ByJason Reynolds, writer at

I want to preface this by saying I have never been a Disney-basher. I had no negative reaction to Disney buying Star Wars. At the end of the day it will allow the franchise to continue and hopefully regain something close to its original glory.

But that being said I REALLY don't know what their Licensing and Marketing teams are smoking.

I recently stood outside my local Toys R Us to partake in the Force Friday event for the new The Force Awakens merchandise. I'd attended the previous midnight sales for The Phantom Menace and Revenge of the Sith so I expected another night of Toys R Us and Lucasfilm selling a crap load of toys. While we waited in line the Toys R Us employees would come out periodically to get us hyped up by talking about the large volume of boxes they were unloading.

I was literally the first person to walk in. I walked to the Star Wars section in the back corner of the store where they said the majority of the merchandise was. This in itself should have set off alarm bells in the back of my head because at the previous events they just had racks and racks of figures at the front of the store. When I got to the Star Wars section I was surprised to note that they had MAYBE 100 figures TOPS. I assumed they might bring more out once those sold, and I was more focused on finding a Sphero BB-8, so I only grabbed the 6" Black Series Kylo Ren and Rey figures.

After searching throughout the aisles I was finally told they didn't even get any Sphero BB-8 units to sell. I walked back to the figure section and they rack was empty. No surprise. So I asked an employee when they were bringing out the boxes in back. He looked at me embarrassingly and told me that they didn't have any boxes. They only had those 100 figures to sell. So then everyone was standing around trying to figure out what to buy since they couldn't buy the only things they came there to buy before eventually shrugging their shoulders and walking out. Apparently this same scenario played out at all the other Toys R Us, Targets, etc. too.

Not helping matters is the fact that the quality of the standard figures has dropped significantly from the modern standards we had enjoyed since the Prequels. For the past decade you could get a well sculpted figure with multiple points of articulation for a under $9. Now they are selling "vintage style" figures with limited pose-ability and mediocre sculpts for $9.99. They may think this will appeal to fans more because of nostalgia for the old toys. But they don't realize that the standards, and prices, were much lower then. If they were charging under $5 they might be able to swing it but for $9.99 it just isn't worth the money. They may think they will make money by selling cheaply made figures for the prices they used to charge a year ago for extraordinary figures. But if nobody buys them they won't make a dime.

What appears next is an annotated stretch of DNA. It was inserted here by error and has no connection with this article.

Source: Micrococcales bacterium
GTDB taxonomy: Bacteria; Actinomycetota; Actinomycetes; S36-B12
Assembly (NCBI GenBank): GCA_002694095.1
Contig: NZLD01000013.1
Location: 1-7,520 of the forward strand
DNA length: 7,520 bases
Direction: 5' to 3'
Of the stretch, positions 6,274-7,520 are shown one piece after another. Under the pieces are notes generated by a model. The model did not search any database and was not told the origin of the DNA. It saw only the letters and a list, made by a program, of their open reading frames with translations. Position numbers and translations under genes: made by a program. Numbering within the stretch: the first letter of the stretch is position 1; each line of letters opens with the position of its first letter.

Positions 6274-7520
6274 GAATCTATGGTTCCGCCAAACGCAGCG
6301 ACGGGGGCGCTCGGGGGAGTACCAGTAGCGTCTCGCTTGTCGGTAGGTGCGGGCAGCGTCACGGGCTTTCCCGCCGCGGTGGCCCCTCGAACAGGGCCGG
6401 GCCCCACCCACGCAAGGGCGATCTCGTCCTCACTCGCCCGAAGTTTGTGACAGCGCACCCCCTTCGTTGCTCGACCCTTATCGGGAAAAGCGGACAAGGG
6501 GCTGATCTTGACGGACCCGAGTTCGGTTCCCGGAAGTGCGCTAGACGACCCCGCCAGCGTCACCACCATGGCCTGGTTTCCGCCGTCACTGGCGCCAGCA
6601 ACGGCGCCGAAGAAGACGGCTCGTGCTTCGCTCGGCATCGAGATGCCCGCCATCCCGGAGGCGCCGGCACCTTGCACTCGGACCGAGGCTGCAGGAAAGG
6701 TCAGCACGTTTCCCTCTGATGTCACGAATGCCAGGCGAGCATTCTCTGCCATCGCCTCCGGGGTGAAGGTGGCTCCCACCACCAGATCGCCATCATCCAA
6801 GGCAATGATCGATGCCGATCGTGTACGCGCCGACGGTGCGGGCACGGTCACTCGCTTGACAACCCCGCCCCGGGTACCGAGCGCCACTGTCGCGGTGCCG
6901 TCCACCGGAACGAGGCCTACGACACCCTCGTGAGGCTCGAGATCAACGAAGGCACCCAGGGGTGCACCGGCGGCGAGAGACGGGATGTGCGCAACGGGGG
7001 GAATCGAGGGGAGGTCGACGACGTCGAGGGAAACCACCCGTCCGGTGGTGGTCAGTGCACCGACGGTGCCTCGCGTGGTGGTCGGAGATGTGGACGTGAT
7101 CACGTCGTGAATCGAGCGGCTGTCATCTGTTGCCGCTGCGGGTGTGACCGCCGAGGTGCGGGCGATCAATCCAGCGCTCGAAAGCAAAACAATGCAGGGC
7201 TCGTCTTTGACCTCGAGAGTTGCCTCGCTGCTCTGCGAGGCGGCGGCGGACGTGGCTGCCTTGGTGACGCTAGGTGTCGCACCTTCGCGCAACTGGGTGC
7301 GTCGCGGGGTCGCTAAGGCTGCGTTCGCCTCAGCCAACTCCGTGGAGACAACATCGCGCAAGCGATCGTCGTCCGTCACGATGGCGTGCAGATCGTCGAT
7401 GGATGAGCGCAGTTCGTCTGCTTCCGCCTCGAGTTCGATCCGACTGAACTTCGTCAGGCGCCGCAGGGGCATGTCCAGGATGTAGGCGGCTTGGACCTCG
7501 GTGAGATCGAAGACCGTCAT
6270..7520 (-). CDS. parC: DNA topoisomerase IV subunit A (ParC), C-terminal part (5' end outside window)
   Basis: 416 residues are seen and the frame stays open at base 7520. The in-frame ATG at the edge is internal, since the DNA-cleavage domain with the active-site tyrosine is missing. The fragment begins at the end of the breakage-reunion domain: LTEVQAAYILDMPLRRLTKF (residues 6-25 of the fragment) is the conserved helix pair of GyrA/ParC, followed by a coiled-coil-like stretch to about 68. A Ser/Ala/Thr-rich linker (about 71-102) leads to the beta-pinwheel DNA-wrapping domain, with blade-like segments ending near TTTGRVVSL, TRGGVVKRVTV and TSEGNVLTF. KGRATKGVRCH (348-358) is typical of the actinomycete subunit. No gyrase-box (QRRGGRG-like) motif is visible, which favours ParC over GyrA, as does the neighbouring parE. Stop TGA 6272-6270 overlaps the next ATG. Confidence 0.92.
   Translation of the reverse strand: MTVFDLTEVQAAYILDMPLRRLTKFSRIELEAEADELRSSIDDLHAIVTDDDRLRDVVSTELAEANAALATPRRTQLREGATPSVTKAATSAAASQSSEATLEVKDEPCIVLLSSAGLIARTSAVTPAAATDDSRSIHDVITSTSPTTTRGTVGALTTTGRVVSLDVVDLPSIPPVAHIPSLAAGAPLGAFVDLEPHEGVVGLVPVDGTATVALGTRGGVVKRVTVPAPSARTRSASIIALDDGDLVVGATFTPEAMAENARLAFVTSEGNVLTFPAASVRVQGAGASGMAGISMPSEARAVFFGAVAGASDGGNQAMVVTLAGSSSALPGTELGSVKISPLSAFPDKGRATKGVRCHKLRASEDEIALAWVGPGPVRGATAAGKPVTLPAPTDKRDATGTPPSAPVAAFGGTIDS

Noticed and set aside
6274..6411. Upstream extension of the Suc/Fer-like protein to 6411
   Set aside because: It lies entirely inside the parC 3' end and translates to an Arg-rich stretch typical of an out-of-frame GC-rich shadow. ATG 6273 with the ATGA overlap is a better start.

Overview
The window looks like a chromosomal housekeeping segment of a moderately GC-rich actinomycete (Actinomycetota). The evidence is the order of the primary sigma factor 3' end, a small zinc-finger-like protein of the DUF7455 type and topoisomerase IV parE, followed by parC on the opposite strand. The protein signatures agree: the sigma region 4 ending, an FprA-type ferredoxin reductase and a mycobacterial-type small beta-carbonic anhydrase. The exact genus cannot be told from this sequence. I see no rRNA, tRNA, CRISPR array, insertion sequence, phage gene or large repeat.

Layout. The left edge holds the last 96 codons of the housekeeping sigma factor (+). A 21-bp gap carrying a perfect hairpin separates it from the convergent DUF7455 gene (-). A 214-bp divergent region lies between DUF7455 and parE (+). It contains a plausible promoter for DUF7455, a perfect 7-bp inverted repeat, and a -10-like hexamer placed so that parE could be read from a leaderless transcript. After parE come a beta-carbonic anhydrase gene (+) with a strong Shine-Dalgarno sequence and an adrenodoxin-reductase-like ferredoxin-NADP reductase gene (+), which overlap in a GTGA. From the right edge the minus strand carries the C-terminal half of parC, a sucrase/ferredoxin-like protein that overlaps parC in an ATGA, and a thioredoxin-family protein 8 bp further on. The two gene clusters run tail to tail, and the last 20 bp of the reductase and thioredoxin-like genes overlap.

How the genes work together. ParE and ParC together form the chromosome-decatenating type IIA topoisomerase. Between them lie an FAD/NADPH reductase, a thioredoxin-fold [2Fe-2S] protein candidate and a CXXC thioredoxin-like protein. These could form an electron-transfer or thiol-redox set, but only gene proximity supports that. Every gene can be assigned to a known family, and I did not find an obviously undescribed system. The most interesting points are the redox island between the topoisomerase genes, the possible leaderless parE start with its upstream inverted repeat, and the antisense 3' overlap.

Additionally they are making a lot of stuff like R/C ships, bike helmets, Micro-Machine sets, and 48" action figures (for $99) that most people could care less about. The ONLY really great toy that came out is the Sphero BB-8. Most of these will most definitely rot on the shelf before selling at clearance.

I don't know where they decided that this was the way to market Star Wars toys. They must not have bothered to ask George because he never let these problems occur when he was in charge. He knew that the action figures were the bread and butter of these midnight sales events. Hopefully they will learn their lesson and fix the problem.

While all of this sucked it didn't really hurt. They were producing a lot of mediocre stuff but they weren't preventing us from buying good stuff. Until now. I'll cover that in Part 2.


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